estimated from our results to what extent SDM had taken place dur-       ers and clinicians) have not yet given sufficient thought to the inclu-
ing these meetings. There may be some 20%-40% of caregivers that         sion of caregivers in triadic decision making. Thus, the focus should
are seen as minimally helpful or as concerned with their own burden.     be on the initiation of meetings between service users, caregivers
For these, it is questionable whether or not triadic SDM had hap-        and clinicians before triadic SDM can be better conceptualized, es-
pened. For the remaining, the quotes from participants allow us to       pecially for the steps of option talk and decision talk. From our point
suppose that at least some steps of SDM were undertaken. Thus,           of view, the most important finding here is that the clinicians are
the important components of SDM are being an expert, supporting          expected to initiate these meetings, which is also in line with existing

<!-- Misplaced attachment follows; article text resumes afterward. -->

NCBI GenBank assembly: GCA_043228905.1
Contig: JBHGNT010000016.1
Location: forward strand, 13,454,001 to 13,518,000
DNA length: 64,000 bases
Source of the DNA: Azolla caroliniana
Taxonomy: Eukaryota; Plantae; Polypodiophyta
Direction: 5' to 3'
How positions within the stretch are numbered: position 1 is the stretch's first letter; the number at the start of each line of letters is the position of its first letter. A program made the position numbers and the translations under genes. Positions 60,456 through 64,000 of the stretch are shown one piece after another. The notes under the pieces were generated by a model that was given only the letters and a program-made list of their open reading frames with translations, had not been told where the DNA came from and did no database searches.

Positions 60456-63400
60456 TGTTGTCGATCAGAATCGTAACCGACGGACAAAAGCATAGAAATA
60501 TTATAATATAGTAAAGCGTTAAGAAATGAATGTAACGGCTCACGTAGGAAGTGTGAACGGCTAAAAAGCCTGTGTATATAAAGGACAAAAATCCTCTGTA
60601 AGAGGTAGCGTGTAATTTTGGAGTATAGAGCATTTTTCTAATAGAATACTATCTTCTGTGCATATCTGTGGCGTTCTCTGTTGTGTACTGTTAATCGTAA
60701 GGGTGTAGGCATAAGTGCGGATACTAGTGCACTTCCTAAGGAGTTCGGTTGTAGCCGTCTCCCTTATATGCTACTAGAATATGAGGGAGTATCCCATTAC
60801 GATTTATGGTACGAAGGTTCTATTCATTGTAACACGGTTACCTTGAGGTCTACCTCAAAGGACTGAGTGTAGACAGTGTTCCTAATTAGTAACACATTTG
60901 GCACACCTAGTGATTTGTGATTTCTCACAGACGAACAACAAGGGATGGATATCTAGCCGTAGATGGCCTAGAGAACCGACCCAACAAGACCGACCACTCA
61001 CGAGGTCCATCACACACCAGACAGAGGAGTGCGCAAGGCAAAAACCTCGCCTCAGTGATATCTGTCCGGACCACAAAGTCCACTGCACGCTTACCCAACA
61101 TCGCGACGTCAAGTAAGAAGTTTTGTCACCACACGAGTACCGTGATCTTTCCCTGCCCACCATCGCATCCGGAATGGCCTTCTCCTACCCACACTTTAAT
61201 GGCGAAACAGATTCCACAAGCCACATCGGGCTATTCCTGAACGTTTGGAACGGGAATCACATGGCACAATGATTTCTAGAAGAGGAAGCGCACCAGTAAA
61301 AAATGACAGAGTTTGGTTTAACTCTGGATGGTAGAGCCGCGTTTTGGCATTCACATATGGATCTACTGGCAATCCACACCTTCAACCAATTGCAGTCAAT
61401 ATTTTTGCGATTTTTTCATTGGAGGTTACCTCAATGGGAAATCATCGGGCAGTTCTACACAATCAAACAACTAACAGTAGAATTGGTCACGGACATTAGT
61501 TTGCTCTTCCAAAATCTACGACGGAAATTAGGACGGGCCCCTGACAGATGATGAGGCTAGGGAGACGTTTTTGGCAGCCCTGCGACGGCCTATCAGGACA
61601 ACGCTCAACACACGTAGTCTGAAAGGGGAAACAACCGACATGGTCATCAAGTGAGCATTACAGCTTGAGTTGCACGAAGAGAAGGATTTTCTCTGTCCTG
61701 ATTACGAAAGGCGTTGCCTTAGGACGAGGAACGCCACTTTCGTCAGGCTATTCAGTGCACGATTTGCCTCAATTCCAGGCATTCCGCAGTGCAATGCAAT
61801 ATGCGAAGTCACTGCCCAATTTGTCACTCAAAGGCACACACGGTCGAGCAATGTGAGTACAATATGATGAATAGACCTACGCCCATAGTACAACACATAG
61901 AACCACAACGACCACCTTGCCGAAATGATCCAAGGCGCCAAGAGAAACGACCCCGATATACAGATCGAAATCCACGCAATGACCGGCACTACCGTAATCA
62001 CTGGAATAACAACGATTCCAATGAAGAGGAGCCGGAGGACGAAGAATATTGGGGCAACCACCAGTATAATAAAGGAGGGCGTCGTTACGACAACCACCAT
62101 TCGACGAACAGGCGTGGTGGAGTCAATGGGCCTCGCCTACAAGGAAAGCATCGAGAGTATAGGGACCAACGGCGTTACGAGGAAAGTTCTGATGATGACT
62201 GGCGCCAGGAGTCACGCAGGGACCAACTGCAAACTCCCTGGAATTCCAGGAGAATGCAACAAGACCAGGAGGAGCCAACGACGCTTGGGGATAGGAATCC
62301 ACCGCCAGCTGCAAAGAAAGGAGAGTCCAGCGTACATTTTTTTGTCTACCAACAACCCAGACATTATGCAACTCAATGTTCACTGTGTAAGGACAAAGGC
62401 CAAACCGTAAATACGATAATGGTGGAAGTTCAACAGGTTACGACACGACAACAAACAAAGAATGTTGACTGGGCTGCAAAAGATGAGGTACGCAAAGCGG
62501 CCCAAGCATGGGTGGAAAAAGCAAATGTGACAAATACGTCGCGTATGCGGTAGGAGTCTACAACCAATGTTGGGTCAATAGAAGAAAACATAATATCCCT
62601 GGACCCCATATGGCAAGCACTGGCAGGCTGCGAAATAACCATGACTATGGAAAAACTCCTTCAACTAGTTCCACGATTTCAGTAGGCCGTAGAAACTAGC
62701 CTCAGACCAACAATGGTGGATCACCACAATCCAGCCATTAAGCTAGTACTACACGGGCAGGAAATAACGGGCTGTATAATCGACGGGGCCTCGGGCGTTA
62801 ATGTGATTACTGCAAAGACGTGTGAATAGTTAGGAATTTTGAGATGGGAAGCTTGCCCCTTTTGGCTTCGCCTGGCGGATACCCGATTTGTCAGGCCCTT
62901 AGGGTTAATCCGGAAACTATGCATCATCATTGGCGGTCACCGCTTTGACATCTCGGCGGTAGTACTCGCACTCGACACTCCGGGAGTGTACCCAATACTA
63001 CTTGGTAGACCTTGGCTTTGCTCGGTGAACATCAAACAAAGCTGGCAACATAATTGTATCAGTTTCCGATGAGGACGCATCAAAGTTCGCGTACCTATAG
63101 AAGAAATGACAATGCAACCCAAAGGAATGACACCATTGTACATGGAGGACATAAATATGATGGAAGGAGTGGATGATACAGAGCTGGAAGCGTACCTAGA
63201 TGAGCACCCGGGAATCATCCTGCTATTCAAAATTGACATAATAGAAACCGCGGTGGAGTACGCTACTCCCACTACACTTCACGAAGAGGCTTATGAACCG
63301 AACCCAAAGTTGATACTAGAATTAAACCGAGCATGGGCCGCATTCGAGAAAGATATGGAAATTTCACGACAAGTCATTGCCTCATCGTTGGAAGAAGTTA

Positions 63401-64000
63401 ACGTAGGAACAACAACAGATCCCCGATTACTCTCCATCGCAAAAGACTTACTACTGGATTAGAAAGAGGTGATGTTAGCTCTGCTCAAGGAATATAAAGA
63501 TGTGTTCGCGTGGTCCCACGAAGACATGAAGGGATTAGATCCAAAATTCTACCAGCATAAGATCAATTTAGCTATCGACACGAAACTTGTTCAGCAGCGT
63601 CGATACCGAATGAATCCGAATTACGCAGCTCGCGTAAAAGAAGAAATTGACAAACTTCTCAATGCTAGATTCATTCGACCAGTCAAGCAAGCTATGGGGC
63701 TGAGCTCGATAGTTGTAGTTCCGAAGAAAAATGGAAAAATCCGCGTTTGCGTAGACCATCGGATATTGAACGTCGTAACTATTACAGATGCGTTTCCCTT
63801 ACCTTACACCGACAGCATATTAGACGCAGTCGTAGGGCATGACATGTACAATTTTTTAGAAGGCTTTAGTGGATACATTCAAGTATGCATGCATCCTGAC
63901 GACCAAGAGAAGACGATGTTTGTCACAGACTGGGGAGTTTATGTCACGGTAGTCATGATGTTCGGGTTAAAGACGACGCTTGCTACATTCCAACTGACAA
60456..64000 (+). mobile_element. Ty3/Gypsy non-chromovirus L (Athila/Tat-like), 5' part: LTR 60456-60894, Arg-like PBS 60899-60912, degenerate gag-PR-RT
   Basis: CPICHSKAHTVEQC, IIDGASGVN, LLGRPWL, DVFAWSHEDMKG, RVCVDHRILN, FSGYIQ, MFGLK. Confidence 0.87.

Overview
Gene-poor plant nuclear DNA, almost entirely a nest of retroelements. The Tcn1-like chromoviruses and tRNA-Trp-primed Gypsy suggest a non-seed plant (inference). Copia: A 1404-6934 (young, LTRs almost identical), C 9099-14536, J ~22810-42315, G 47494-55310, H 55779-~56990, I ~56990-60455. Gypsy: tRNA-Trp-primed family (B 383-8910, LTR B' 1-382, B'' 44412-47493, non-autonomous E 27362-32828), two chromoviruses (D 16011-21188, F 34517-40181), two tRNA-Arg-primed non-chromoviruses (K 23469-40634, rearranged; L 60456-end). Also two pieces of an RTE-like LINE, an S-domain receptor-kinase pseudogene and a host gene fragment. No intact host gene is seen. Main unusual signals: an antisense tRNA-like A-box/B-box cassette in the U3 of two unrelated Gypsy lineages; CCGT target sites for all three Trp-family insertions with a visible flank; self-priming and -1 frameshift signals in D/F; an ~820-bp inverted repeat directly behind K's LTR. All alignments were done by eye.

the service user, making the service user's view heard and providing     recommendations. 22 In addition, to allow more caregivers to partici-
information.                                                             pate, clinicians might consider alternatives to face-to-face meetings.
   How can our findings contribute to the further development of         In our investigation, caregivers stated that they wish to communi-
                                                                    17
a triadic SDM model? In a recent publication, Hamann and Heres           cate with the clinician in charge through telephone or writing. It is